AnnLanders.com - Dear Ann Landers: I am a busy physician in a small town.
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Section: mental-health, manners, relationships, work
 
 

Dear Ann Landers,
I am a busy physician in a small town. My wife and I have a wonderful marriage, and my practice is thriving. The problem? My parents. I work 12 hours a day and usually bring work home at night. I barely see my kids, and those few moments I can spend with them are precious to me. My telephone number is unlisted because I do not want to be disturbed when my workday is finished. Patients who are trying to reach me at night often call my parents, who then track me down and insist I call the patients back right away. I have asked my folks repeatedly to direct these patients to my office or to the doctor on call for the evening, but they refuse. They say, "We don't want to offend anyone." Well, when they do this to me, I am offended greatly. I love my parents and am willing to give my patients 100 percent when I'm up at-bat, but I need some time for myself and my kids. I feel as if I am suffocating. Please tell me how to deal with this. -- Going Under in Kentucky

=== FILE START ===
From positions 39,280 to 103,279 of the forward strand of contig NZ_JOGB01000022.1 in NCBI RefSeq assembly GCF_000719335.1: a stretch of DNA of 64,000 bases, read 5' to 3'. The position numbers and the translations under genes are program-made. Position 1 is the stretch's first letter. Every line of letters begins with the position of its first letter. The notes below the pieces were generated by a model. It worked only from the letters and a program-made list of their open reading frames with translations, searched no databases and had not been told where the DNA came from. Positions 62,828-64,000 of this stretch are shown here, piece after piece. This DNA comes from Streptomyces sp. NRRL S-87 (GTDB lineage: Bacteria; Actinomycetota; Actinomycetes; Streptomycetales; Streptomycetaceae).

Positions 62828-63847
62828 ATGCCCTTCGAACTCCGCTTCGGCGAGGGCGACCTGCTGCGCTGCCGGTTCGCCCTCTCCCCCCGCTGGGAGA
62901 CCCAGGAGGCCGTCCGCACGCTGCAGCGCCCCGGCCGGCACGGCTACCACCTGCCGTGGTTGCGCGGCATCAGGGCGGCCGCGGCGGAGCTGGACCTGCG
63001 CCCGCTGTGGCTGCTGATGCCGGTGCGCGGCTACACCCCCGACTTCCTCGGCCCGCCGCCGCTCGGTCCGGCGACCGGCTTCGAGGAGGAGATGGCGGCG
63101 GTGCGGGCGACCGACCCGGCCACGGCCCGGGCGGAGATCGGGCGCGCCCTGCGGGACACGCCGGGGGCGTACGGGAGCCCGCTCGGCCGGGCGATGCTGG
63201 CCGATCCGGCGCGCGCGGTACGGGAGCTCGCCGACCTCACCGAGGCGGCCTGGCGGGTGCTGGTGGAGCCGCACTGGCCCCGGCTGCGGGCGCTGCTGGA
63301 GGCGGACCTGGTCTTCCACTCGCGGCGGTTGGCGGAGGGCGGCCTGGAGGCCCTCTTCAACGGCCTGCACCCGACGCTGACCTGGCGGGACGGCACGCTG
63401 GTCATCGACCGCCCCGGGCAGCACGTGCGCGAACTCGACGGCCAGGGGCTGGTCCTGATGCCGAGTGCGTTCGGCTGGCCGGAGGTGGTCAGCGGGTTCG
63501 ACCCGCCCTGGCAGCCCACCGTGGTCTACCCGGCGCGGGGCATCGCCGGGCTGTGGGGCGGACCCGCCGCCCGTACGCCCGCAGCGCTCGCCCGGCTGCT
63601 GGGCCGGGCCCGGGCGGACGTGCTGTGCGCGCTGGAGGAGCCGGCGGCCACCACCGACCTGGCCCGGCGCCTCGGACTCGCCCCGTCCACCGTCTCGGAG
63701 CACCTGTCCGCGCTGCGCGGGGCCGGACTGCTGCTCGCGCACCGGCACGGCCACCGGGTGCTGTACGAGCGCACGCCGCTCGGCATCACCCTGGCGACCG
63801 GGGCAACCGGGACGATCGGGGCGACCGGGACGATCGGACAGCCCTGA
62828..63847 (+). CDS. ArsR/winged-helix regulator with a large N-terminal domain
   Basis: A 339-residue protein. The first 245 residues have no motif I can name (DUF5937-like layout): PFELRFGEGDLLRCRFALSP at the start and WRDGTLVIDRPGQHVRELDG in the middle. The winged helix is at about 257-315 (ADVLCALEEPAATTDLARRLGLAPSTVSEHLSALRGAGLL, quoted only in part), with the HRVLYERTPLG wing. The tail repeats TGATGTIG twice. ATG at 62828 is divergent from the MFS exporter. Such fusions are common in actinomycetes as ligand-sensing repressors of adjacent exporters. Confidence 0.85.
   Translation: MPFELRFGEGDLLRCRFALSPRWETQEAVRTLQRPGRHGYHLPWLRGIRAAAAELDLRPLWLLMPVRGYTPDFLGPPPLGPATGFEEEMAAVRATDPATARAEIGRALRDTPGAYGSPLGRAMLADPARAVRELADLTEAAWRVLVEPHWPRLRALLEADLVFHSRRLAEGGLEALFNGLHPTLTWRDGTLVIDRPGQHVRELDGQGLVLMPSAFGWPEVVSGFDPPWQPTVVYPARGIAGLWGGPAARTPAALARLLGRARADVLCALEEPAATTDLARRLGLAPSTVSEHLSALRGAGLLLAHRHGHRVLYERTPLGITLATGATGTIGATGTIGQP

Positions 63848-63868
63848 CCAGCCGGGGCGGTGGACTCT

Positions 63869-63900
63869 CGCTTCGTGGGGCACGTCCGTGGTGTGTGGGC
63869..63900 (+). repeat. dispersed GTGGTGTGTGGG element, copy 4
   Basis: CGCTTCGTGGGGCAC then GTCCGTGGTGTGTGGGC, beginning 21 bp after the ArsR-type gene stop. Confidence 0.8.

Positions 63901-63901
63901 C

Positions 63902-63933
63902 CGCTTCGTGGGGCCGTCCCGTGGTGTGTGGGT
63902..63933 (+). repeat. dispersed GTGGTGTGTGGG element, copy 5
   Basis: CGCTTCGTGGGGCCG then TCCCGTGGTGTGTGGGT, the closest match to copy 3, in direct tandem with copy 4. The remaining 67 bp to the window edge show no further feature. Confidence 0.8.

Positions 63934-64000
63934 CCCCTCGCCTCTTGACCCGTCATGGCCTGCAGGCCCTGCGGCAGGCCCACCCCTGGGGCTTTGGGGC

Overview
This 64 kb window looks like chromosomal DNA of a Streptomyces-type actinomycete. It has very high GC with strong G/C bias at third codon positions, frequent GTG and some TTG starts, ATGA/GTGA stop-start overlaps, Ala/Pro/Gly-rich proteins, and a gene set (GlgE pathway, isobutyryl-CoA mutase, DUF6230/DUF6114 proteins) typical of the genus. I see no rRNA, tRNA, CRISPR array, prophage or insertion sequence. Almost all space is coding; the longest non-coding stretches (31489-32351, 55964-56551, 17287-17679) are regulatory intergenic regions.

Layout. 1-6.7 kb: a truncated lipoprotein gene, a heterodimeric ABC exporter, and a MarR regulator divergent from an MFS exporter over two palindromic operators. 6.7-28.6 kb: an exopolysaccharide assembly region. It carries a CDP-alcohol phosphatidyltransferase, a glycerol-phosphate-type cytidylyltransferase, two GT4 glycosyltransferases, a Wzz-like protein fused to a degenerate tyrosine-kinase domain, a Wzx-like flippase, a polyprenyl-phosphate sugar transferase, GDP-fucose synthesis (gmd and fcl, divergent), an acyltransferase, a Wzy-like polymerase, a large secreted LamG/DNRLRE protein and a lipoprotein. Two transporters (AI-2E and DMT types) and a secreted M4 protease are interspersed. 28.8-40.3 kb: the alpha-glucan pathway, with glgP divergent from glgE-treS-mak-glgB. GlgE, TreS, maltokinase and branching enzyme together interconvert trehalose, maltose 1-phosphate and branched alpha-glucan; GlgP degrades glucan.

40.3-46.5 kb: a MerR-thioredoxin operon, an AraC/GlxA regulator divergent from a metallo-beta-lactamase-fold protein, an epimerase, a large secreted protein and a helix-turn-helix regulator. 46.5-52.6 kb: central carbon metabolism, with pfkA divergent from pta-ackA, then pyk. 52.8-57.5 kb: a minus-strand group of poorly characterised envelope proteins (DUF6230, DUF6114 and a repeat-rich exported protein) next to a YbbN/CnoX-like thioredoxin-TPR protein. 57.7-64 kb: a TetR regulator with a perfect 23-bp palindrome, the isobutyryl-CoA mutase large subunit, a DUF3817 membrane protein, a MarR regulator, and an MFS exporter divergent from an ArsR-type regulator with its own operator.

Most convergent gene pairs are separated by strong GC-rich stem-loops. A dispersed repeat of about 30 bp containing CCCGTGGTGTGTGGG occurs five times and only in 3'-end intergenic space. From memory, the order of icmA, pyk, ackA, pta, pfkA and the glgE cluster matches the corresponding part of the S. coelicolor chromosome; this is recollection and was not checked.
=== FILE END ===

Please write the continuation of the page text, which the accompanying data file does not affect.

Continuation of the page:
Dear Kentucky,
It may be difficult to retrain your parents, but it's not impossible. Inform them that you will not return any calls to patients after hours, no matter who gives you the message. Then, keep your word. If your parents don't want to offend anyone, they should say, "I'm sorry, but our son is not on duty now. Please call his office in the morning and make an appointment. If it's an emergency, go to the hospital immediately."

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Dear Readers,
, My x-girlfriend who lived with my son and I for 16 years died of cancer. Prior before we knew she had cancer-she moved out because of an addiction problem. We did stay very close before she died. Her x-husband an attorney took over her finances and the burial arrangements. I being financially set was okay with that, whatever they needed I provided. What really hurt my son and I the most was the obituary - we were not mentioned at all. Our friends (mine and hers) were appalled. I was embarrassed and upset for not just me, but for my son-who loved her also. I never been so upset. Her x-husband put his wife and kids and their grandchildren in the obituary, who my girlfriend barely knew. They live an hour away from us. I know its silly to be mad over a little section of the newspaper, but it still hurts. Will time let this devastating loss of her and this article ever go away? I am so angry at this whole situation, its not like we can go and rewrite an obituary notice.

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"Expect trouble as an inevitable part of life and repeat to yourself, the most comforting words of all; this, too, shall pass."
-Ann Landers